And there was now-retired Dan Coats (R-IN), a member of the Senate Intelligence Committee at the time, who straightaway maintained that a" cloud of doubt" hovered over Clinton's decision."There are still questions," said Coats, but his unease remained tepid. As Novak additionally reported in the above-quoted column,"Any president can depend on Republican assent to the use of force." Hence, Clinton gained respect - at least publicly -- among the loyal opposition, its leaders and backbenchers alike.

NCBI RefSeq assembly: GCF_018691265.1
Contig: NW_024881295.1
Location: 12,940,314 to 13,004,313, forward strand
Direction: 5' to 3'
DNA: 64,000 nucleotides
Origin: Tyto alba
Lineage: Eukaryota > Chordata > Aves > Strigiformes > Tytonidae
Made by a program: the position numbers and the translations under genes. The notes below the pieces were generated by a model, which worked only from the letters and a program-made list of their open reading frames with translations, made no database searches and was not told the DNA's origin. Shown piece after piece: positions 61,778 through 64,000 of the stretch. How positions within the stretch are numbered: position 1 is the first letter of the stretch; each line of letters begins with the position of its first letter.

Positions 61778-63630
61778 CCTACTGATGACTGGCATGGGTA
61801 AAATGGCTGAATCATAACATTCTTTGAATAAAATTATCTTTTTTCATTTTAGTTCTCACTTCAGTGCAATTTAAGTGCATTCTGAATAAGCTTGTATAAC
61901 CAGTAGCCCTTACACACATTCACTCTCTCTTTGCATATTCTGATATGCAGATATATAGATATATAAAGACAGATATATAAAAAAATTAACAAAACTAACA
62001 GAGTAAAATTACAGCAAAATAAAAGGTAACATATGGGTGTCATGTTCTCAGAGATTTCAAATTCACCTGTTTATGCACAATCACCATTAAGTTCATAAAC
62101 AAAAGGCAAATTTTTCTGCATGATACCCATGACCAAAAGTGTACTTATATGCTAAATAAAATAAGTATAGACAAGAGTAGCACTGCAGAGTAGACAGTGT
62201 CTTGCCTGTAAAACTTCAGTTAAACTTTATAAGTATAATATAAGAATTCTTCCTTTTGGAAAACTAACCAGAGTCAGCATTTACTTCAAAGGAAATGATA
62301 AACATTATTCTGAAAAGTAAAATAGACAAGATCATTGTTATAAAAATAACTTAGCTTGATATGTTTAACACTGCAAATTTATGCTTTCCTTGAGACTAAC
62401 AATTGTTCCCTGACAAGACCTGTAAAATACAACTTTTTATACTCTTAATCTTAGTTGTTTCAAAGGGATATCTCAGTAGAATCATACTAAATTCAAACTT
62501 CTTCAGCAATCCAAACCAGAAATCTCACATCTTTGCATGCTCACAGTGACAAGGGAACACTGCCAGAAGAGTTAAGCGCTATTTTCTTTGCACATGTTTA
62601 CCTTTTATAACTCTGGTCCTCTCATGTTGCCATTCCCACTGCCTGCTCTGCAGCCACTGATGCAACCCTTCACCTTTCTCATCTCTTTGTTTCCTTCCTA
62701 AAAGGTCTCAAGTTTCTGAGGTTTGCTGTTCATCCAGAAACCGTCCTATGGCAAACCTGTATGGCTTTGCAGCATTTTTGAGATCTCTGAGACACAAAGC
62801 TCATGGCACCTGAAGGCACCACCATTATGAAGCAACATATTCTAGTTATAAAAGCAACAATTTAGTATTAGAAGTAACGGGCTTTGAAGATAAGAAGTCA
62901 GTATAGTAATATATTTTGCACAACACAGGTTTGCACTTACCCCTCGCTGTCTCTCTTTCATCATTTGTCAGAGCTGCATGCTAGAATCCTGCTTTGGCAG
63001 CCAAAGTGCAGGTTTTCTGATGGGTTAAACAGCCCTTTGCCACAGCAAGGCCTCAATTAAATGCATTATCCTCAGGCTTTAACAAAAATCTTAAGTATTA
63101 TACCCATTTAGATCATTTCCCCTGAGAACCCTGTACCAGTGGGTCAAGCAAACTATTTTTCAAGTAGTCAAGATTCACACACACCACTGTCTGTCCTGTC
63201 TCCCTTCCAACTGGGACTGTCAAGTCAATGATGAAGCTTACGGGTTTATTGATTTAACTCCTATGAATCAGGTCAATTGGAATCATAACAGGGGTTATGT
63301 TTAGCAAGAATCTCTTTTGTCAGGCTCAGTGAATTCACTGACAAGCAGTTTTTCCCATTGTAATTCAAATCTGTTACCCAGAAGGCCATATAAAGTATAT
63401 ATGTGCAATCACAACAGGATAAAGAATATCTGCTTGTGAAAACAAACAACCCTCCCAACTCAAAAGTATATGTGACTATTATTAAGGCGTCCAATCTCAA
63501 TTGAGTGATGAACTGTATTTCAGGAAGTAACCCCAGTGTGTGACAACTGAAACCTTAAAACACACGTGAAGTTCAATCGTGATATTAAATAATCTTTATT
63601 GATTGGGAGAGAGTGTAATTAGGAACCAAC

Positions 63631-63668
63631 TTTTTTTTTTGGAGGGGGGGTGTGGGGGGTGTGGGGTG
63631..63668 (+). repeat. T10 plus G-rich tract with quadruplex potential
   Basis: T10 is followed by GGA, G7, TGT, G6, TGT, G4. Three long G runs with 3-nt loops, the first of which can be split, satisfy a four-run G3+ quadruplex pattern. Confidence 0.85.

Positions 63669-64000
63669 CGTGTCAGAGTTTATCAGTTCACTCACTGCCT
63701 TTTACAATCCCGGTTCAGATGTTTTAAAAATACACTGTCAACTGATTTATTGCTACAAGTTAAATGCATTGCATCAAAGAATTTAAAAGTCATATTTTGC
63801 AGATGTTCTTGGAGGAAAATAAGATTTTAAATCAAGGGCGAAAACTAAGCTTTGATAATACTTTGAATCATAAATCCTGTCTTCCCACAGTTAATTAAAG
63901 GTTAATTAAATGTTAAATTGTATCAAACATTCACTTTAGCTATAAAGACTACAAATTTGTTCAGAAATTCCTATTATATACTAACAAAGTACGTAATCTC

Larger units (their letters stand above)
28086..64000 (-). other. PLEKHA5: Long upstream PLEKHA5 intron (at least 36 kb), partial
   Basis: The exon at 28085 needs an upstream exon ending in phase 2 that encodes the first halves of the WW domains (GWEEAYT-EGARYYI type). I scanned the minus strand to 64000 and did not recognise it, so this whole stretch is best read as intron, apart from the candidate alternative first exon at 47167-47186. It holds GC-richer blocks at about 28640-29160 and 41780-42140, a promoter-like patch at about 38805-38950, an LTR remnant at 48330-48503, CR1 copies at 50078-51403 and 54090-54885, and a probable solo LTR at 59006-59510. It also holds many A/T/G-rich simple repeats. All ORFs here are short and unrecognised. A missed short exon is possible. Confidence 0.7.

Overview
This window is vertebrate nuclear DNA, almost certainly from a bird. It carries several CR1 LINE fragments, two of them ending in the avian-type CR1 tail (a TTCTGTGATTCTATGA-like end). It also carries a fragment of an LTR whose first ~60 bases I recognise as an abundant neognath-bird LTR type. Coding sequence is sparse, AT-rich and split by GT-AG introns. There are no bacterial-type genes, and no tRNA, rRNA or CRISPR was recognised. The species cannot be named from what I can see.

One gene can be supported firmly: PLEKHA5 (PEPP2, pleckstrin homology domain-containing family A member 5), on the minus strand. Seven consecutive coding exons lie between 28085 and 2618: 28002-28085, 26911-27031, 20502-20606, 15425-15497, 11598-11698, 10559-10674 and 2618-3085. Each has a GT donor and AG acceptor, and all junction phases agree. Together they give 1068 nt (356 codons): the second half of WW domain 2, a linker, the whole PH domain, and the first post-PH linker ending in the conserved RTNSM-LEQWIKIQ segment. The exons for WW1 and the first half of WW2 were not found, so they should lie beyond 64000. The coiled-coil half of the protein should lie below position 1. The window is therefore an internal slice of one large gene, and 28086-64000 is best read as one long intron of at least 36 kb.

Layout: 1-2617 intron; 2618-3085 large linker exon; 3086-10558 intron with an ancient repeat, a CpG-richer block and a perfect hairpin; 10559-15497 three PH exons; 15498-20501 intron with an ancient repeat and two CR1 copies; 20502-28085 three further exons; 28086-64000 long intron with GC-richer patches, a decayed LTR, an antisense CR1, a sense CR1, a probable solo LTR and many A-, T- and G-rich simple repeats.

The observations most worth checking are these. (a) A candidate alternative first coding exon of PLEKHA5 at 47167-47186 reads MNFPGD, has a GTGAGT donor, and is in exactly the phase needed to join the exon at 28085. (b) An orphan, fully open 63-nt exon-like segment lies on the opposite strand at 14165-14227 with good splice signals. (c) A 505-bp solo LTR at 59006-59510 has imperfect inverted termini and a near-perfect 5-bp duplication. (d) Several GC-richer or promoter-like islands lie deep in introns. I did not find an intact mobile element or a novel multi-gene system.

Clinton did not fare as well with learned philosophes -- those discerning types who, following every attack, sit by their phones sadly but hopefully waiting for some newspaper, network, or Chris Matthews Himself, to call. Professor Edith Flynn -- a"terrorism expert," as these phone-call recipients are invariably labeled - hit pretty much the right chord after the Afghan-Sudan assault."Most Americans will be very happy that we've conducted this strike and for once we've hit back," she told the Boston Herald. Yet,"you cannot bomb yourself out of terrorism. Sending in our fighters and strafing and bombing is not a precision instrument. You're not taking them out." True, yet we usually respond in these miserable moments in the same miserable way.